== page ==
Thick disks are ubiquitous features in disk galaxies and are observed all along the Hubble sequence — from lenticular early type spirals to ones that are bulgeless. As the name suggests, the thick disk is much thicker than the high surface brightness thin disk that make images of spiral galaxies so spectacular. Interestingly, even though the thin disk of galaxies show a wide variety of structural properties, thick disks seem to have many features in common no matter what the properties of their host disk galaxy. The stars in thick disks in galaxies are generally old, metal poor, and show a rotational lag, that is, they rotate around the galaxy center more slowly than the stars in the thin disk. In some galaxies a high fraction (up to 50%) of stars in thick disks counter-rotate compared to stars in the thin disk. Thick disks are seen in a majority of spiral galaxies, including our Galaxy. Its stellar mass is estimated to be about 10% of that of the thin disk, its stars have a lower rotational support than thin disk stars, they are old, enhanced in alpha-elements, and with average metallicities intermediate between those of thin disk stars and halo stars.
Figure 1 : Modeled scale heights as function of radius of various components in a galaxy with a thick disk. Note that the thick disk gets thicker with radius, while the stellar excess has a constant thickness. The scale heights z0 of the merger-induced thick disk and the stellar excess at great heights as function of radius in units of disk scale length, r/rd, for a range of dissipationless minor merger simulations. The shaded regions indicate the scatter in the scale heights, most of which is due to differences in initial orbital configurations. Also shown are the scale heights of the original stellar disk at the start (dotted line) and after its evolution in isolation for 3 Gyr (dashed line). The stellar excess has morphological and kinematical properties which are distinct from those of thick disk stars : its scale height is constant in radius, while that of the thick disk increases with radius — this disk flaring is a characteristic of thick disks formed by minor mergers.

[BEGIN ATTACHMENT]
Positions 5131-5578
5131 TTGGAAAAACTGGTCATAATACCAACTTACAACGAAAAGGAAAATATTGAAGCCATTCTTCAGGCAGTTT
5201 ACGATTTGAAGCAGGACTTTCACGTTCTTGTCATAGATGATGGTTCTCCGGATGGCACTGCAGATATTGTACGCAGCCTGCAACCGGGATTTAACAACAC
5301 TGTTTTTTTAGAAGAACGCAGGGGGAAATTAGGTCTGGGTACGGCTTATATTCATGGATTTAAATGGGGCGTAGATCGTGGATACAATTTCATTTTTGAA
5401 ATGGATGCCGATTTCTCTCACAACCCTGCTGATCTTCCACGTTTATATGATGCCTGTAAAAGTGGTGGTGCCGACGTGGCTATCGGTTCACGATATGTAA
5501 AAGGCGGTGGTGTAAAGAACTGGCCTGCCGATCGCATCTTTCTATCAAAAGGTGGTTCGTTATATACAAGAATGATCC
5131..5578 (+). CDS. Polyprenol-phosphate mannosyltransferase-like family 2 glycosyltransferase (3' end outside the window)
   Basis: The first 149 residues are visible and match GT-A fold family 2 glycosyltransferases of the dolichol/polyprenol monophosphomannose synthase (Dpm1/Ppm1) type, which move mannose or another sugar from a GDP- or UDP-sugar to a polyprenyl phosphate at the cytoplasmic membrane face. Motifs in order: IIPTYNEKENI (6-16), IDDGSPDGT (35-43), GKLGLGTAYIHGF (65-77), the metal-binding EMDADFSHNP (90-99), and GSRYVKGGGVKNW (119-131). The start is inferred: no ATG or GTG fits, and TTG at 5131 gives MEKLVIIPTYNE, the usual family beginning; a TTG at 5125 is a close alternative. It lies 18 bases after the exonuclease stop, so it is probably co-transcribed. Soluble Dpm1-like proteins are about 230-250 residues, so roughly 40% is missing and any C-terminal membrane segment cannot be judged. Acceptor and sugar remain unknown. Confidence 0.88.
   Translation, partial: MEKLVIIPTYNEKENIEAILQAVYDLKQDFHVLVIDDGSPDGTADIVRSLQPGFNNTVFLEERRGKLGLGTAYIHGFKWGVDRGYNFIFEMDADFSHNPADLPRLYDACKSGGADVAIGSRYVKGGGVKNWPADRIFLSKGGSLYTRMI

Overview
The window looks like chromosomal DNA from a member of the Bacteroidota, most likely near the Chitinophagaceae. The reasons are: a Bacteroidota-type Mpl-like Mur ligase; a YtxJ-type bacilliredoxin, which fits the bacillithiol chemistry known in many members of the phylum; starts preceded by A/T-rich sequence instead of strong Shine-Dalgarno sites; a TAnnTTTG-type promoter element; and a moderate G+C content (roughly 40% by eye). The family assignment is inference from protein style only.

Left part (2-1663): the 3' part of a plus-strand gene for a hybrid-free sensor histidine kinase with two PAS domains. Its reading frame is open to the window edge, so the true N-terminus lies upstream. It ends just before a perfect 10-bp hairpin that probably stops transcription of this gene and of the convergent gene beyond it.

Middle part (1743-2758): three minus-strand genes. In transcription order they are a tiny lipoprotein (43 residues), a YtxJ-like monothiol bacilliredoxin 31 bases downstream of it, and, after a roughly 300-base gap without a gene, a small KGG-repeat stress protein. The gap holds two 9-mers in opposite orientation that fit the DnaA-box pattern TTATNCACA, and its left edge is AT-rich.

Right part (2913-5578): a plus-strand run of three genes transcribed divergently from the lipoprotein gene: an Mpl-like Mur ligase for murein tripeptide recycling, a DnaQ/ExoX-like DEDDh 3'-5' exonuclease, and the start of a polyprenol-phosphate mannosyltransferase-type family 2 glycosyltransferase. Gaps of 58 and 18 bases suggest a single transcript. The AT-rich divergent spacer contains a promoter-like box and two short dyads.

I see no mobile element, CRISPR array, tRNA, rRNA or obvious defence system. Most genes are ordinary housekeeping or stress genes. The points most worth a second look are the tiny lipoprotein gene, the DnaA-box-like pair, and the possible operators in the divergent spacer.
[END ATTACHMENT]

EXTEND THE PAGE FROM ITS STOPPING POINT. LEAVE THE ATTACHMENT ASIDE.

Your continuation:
Even though thick disks have been known and studied for over 30 years, their origin is still hotly debated, and many mechanisms have been invoked to explain their formation. It is well known that external mechanisms, like minor galaxy mergers, i.e., mergers of small satellites with a more massive galaxy, are viable processes to thicken a pre-existing thin stellar disk, although internal processes such as scattering of stars by spiral waves, by molecular clouds, or by massive clumps forming in unstable gas-rich disks in the early universe and radial migration of stars from the inner to the outer disk, are also able to heat a thin disk enough to produce a thicker component. How can we discriminate between these different processes for explaining the origin of the thick disk ? What are the typical and (perhaps) unique signatures that these processes leave in the stars — in their distribution, metal abundances and ratios, and kinematics ?